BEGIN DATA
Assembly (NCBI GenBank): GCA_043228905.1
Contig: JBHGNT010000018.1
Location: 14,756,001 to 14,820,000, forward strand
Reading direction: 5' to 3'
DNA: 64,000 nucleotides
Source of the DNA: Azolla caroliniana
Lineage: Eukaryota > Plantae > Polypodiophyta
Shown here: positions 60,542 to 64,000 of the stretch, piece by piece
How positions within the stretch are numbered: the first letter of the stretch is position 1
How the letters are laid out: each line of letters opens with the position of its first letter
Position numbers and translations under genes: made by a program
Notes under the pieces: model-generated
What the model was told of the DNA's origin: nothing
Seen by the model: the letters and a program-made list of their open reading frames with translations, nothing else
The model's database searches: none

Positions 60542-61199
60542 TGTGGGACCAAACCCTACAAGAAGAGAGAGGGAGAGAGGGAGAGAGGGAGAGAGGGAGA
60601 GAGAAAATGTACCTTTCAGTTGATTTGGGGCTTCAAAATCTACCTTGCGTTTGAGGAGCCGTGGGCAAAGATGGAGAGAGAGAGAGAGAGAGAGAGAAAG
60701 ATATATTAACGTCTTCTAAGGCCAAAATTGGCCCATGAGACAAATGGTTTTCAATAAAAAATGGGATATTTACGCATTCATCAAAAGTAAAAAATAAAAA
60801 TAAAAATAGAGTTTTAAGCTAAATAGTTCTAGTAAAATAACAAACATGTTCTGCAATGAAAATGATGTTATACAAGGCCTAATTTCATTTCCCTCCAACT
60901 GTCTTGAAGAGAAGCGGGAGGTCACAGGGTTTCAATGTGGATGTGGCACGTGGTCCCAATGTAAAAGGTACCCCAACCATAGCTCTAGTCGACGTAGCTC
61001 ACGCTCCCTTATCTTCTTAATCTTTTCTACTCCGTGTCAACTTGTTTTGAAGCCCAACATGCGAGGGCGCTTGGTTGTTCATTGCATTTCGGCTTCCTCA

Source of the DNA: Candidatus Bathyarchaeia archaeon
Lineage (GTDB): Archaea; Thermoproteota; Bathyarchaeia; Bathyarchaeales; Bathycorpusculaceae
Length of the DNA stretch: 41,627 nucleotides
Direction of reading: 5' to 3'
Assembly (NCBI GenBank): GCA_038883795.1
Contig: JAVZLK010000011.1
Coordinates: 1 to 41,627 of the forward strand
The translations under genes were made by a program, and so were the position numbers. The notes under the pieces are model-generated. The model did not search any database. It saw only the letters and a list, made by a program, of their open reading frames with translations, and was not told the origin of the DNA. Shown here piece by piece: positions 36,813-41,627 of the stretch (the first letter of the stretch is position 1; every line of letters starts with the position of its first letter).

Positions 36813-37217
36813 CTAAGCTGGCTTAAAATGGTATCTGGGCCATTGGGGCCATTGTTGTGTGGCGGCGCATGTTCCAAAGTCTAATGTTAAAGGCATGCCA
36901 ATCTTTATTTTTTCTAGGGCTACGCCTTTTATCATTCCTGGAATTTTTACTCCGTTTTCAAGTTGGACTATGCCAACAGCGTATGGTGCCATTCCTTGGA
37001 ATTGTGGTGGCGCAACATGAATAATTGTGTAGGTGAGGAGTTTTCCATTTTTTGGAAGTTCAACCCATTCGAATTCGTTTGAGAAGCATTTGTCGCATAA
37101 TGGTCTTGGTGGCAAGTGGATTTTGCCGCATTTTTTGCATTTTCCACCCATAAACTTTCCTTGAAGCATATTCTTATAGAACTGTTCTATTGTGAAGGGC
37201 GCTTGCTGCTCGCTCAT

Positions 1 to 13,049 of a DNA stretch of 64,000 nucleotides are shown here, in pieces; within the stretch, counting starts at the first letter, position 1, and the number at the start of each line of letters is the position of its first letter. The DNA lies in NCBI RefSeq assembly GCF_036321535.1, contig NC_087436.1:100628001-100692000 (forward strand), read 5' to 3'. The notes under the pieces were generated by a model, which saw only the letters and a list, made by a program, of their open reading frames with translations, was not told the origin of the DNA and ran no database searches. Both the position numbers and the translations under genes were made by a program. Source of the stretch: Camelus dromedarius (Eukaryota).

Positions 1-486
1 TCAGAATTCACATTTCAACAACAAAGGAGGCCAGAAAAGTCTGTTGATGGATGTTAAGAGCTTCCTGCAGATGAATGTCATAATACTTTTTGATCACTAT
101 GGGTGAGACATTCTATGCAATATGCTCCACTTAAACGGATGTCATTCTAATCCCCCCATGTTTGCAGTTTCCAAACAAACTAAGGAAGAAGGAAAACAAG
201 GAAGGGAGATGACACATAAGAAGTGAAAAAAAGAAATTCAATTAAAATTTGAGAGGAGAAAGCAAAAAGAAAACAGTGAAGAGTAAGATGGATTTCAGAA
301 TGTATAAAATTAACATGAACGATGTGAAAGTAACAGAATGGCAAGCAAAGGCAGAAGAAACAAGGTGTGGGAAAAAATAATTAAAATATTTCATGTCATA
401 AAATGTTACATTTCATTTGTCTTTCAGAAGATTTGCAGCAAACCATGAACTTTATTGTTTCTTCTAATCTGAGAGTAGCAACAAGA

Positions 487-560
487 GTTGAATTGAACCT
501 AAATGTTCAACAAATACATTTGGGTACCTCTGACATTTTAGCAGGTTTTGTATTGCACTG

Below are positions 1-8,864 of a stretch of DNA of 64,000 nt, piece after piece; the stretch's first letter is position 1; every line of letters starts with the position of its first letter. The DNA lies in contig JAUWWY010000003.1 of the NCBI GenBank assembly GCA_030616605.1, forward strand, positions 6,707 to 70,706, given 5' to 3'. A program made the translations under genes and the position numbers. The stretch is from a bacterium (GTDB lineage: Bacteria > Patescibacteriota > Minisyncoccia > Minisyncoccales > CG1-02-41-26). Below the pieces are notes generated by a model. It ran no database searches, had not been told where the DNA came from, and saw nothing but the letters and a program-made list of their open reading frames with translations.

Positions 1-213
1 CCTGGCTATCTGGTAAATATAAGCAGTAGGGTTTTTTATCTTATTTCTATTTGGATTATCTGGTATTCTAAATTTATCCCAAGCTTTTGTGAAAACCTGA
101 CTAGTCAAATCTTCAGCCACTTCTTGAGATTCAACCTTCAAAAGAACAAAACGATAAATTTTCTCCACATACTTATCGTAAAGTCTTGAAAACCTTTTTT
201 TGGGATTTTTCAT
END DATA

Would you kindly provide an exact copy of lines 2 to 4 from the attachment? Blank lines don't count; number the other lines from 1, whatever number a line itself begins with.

Contig: JBHGNT010000018.1
Location: 14,756,001 to 14,820,000, forward strand
Reading direction: 5' to 3'